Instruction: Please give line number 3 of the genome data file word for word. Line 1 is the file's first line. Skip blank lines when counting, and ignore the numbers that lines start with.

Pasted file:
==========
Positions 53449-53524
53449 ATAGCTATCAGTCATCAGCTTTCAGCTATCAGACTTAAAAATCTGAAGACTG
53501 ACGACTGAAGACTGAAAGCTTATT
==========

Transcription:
53501 ACGACTGAAGACTGAAAGCTTATT